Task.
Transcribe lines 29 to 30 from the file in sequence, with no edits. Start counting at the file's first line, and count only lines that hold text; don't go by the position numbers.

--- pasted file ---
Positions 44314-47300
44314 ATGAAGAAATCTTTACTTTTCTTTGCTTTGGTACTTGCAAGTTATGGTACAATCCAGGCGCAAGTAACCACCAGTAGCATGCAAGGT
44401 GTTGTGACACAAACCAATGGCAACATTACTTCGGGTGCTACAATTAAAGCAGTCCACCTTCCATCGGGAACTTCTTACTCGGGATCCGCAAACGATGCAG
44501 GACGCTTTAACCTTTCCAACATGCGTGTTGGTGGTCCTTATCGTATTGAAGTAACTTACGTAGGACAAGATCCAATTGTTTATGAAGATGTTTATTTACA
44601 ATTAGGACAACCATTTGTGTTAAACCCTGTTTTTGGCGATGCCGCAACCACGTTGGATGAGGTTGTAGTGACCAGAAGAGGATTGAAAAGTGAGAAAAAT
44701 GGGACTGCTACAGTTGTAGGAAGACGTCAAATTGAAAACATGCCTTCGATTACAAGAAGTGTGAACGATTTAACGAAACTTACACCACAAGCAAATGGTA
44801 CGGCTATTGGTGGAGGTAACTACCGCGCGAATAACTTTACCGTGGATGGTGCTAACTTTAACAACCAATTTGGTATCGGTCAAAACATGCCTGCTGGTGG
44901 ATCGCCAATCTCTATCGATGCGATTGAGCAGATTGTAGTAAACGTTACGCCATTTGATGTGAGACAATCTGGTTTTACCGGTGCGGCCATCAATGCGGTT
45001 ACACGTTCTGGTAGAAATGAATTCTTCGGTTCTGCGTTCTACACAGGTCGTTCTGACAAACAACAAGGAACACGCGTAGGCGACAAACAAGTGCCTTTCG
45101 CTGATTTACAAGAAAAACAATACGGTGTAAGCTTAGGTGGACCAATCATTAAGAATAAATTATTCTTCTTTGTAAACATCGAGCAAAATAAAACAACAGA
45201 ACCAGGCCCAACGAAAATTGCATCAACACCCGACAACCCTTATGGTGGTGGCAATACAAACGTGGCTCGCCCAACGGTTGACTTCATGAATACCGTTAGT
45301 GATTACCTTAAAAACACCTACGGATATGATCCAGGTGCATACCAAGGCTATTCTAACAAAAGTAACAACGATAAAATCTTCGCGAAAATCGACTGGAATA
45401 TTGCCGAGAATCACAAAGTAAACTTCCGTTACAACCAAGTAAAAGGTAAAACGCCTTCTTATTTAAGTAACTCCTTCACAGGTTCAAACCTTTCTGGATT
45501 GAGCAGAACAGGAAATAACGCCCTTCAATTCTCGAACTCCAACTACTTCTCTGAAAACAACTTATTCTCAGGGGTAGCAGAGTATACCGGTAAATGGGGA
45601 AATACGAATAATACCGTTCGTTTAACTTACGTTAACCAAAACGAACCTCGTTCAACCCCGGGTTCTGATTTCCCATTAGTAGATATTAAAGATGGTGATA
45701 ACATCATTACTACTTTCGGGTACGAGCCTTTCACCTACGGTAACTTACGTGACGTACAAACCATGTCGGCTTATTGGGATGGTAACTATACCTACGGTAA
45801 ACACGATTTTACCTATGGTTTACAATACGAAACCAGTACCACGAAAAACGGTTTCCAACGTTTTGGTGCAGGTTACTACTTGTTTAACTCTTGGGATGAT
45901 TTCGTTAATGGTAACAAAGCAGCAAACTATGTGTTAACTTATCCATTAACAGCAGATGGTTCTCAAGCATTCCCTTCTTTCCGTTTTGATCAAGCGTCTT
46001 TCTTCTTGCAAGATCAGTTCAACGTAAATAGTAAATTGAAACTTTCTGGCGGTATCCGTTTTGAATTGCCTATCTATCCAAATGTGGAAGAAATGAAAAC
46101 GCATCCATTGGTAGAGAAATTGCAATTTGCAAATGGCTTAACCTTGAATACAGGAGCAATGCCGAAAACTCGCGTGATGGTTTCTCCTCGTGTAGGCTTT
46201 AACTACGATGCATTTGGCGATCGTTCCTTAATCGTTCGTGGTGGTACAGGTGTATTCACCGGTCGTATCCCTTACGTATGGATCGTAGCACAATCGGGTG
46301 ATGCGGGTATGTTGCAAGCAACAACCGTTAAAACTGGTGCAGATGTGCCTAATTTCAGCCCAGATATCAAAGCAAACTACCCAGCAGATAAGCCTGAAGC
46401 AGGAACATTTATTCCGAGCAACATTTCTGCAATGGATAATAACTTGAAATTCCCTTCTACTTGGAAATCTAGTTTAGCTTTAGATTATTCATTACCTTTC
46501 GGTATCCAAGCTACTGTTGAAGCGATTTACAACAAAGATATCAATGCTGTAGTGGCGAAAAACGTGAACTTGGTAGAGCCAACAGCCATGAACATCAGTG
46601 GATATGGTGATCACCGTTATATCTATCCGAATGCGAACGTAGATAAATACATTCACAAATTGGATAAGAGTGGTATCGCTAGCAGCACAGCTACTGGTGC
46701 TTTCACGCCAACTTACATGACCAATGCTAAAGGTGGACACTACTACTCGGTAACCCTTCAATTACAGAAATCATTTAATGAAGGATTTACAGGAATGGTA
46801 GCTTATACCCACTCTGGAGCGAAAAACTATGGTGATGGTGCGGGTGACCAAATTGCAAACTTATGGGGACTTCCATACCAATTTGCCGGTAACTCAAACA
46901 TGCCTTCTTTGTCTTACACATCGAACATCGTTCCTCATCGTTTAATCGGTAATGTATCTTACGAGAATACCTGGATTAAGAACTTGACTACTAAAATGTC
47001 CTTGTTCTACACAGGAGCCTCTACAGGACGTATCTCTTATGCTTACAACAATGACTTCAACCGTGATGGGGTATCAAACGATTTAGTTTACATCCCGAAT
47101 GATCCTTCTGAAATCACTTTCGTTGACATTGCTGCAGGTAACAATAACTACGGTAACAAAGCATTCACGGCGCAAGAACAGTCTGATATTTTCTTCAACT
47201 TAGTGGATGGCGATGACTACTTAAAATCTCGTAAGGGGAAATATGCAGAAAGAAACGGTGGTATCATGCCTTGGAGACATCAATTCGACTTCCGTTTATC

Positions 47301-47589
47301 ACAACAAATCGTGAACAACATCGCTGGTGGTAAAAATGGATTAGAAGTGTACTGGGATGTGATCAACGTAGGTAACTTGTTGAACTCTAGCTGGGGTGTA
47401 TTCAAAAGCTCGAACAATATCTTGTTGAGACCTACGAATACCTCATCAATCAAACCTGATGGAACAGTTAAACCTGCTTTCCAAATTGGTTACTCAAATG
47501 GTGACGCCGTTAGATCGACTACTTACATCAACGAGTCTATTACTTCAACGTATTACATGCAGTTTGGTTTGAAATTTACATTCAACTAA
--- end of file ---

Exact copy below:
47001 CTTGTTCTACACAGGAGCCTCTACAGGACGTATCTCTTATGCTTACAACAATGACTTCAACCGTGATGGGGTATCAAACGATTTAGTTTACATCCCGAAT
47101 GATCCTTCTGAAATCACTTTCGTTGACATTGCTGCAGGTAACAATAACTACGGTAACAAAGCATTCACGGCGCAAGAACAGTCTGATATTTTCTTCAACT